8. Learning to be tolerant

You'll meet a lot of different people on Erasmus, so obviously, you aren't going to be best friends with all of them- or even get on with all of them. But just as it is when you move in to halls in First year, you have to learn to be even more tolerant and accepting of other people's cultures/what they want to achieve from Erasmus. At the end of the day, learning to cope with all kinds of people is something you have to get used to in any job, so in a way I'm glad that I have experienced it early on...

9. Opens new doors

Not only does Erasmus open up your mind to new things, but it also opens up new doors for more *serious* things. According to Erasmus, 64% of employers value international experience in an employee. Some studies also suggest that students who have studied abroad earn more than those who haven't (if this doesn't persuade you I don't know what will...)

10. New perspective

After studying abroad for 5 months, I now know what the rest of the world think about the English summed up in one sentence: they like our accents but think we are stupid for voting to leave the EU. If I had an Aldi waffle for every time I had to explain that only HALF of Britain voted to leave, I would be one happy person. It's actually really embarrassing studying in another country when your country will soon leave the organisation which made the whole journey possible. When I visited Granada, I was sat with a group of people from the US, Portugal, Italy and the UK talking about world politics, and the Italian turned to Rachel and I and said "I think it's time for you to leave since you aren't anything to do with us anymore". He said it jokingly (ish), but I really hope that people don't have that impression of us as the country who want to be isolated from the rest of the world.

Lovin life in beautiful Granada

11. Taste of a new culture

From patatas bravas to croquetas and berenjenas (fried aubergine in honey) I looooved eating Spanish food. My favourite restaurant, Rosi La Loca, saw me there so many times that they started to recognise me...Although I missed roast dinners, baked beans and garlic bread a LOT, I certainly miss Spain's cuisine. 

Amazing cakes in Madrid's San Miguel market

It isn't Spanish food...but Portugal's cod pies were incredible

Hands down the BEST thing I ate in Spain

Can't say no to a good old burrito

12. Getting over fears/personal barriers

Homesickness was a massive barrier stopping me from coming to Spain. When I went on a school trip only half an hour away from home when I was about 13, I cried for the whole time as I just wanted to be back in lovely old Derby (my poor friend who had to deal with me for the whole time can vouch for that). At University in Sheffield I am only half an hour away from home, which means that I can go as much as I the idea of being a 5 hour round trip away from my family, friends and my boyfriend filled me with dread. But, I knew I wanted to travel, and I also knew that I would never have another opportunity like this one. And 6 months later, here I am...a lot stronger than before, and a million times more independent. Of course, there were sad days when I missed my dogs (and my family), but you've just got to keep in mind that this is only for such a short amount of time, and believe me, it'll go so fast so enjoy it while you can.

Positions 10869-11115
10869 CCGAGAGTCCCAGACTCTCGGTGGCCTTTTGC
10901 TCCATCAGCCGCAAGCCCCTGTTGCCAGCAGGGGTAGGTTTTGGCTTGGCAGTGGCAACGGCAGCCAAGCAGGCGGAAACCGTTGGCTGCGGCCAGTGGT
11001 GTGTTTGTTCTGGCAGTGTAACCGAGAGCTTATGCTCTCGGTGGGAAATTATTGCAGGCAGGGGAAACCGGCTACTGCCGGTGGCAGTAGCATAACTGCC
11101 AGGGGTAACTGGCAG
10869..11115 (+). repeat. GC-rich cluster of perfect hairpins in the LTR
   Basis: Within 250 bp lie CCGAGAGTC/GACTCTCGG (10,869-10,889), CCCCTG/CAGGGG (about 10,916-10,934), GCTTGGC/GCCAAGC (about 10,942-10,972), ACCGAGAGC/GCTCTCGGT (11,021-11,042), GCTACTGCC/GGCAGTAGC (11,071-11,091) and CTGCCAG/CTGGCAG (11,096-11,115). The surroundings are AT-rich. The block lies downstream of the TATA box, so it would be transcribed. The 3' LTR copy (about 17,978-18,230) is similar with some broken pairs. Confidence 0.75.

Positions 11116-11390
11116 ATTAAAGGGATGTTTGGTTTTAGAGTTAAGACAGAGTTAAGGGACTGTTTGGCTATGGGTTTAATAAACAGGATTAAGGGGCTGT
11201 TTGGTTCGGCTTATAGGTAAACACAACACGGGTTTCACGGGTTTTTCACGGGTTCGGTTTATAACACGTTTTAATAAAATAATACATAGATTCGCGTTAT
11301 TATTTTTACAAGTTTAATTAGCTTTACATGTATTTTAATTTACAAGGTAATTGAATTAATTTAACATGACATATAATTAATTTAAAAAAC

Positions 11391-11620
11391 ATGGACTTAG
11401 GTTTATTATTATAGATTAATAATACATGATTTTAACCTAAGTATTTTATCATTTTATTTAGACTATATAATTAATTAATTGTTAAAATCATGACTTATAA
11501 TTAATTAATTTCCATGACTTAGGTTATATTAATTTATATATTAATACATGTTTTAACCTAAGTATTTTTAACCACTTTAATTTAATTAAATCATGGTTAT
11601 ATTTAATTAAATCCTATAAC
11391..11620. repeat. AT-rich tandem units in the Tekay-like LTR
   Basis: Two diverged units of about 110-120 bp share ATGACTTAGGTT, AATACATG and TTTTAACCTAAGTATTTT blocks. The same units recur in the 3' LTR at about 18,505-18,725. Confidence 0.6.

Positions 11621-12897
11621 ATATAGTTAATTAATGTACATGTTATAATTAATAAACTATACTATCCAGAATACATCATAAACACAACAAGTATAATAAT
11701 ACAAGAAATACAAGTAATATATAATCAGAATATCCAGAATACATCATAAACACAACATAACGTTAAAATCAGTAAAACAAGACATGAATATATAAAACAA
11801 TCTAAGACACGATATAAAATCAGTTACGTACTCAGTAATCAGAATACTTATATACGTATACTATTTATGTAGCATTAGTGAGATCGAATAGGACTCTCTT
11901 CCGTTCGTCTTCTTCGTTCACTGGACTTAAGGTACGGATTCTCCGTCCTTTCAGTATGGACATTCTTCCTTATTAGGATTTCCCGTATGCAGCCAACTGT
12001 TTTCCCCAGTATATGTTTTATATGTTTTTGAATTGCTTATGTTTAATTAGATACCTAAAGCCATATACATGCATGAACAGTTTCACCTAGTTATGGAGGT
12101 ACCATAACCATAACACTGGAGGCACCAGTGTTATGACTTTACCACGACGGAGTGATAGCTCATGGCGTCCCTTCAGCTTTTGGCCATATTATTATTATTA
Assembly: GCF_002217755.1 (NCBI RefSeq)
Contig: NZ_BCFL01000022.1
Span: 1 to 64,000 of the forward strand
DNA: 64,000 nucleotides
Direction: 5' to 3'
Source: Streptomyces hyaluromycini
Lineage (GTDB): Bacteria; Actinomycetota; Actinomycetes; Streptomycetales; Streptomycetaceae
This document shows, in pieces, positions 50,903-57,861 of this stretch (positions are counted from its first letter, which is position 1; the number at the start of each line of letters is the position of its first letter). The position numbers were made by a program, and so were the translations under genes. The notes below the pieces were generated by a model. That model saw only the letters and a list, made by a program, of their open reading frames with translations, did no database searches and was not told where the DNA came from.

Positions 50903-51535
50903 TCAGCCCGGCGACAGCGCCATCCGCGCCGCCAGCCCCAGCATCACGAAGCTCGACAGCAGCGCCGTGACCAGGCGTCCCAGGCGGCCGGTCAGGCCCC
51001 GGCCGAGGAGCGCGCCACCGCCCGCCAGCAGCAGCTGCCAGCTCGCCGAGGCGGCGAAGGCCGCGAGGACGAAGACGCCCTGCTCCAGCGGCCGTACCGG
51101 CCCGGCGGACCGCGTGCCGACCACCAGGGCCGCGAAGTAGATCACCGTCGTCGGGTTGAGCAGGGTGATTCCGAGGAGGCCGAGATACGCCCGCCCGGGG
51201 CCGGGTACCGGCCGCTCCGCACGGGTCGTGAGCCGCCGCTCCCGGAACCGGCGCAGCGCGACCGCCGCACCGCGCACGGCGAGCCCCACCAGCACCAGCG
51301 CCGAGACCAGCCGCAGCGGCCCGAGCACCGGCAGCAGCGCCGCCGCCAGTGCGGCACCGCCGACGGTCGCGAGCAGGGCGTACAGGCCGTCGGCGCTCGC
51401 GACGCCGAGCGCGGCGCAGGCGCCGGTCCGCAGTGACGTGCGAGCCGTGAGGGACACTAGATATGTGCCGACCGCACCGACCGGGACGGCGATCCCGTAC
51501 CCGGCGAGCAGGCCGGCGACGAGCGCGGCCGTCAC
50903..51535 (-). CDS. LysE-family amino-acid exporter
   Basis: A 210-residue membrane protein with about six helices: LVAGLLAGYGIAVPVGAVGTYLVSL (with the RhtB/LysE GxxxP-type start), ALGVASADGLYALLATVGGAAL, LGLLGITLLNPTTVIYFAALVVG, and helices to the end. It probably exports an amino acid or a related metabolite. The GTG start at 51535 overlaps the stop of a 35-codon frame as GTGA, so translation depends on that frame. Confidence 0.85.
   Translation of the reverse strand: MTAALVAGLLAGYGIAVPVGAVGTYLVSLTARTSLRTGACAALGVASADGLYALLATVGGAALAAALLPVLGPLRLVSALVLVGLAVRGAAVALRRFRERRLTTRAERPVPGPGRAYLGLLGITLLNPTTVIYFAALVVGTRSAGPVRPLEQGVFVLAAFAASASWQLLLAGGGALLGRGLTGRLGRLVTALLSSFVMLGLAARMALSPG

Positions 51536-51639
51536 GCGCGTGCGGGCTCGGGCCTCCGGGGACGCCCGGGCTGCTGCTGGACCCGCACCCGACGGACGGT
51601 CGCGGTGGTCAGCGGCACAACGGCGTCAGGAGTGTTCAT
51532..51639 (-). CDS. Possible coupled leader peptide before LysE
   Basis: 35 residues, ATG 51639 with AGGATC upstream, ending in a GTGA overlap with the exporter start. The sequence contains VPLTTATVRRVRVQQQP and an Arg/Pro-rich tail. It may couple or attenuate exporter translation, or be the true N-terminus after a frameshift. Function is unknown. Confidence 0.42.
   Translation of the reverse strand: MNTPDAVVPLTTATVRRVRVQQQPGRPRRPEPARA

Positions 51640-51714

13. Once in a lifetime

Give me a chance before you call me a cliche queen...but studying abroad was honestly the best experience of my life, and if you're tempted I would really encourage you to take up the opportunity while you can. 5 months, or even 12 months abroad really isn't that long in the grand scheme of things, but you can learn such a great deal which will stay with you for life. Although I may have missed out on things back at home I still have a whole year left at Uni to do all of the things which I felt like I missed out on. So go for it! The world is your oyster so travel whilst you're young and most of all, enjoy it. *cliche queen out*

Canoeing at Buitrago with my friend Alex as the model!

Mine and Rachel's last day in Madrid together (a bit of an emotional one)

Travelling the North of Spain during our last week of Erasmus!
If you have any questions about studying abroad please don't hesitate to get in touch with me! 

Anna x

The last day in Madrid...


It is my LAST DAY in Madrid :( I don't know how to explain how incredible this experience has been...the scariest/most exciting decision of my life has turned in to something which I will never forget.

Exams finished a few weeks ago and since then Rachel and I have been doing all the things we have on our bucket list before we leave- a pretty monastery called San Lorenzo de el Escorial, hiring bikes (last week we cycled to the club when the metro had closed...), discovering Madrid Rio, and taking as many trips as humanly possible to the outdoor pool in Lago. Basically making the most of the 40 degree heat (which is hard when you feel like you are going to pass out every time you step outside).

We also went on a mini hol to Granada (which was EVEN HOTTER). I would 100% recommend a visit there, it was sooooo beautiful and had a very Moroccan feel to it. On the bus on the way there the aircon had broken, which was slight torture on a small vehicle with 30 other people, but we made it through and made some friends on the way through bonding over the immense heat. We also got to visit some caves in the mountains of Granada which was soooo much fun! There were real life cavemen who showed us around their cave and gave us some watermelon to enjoy the amazing views...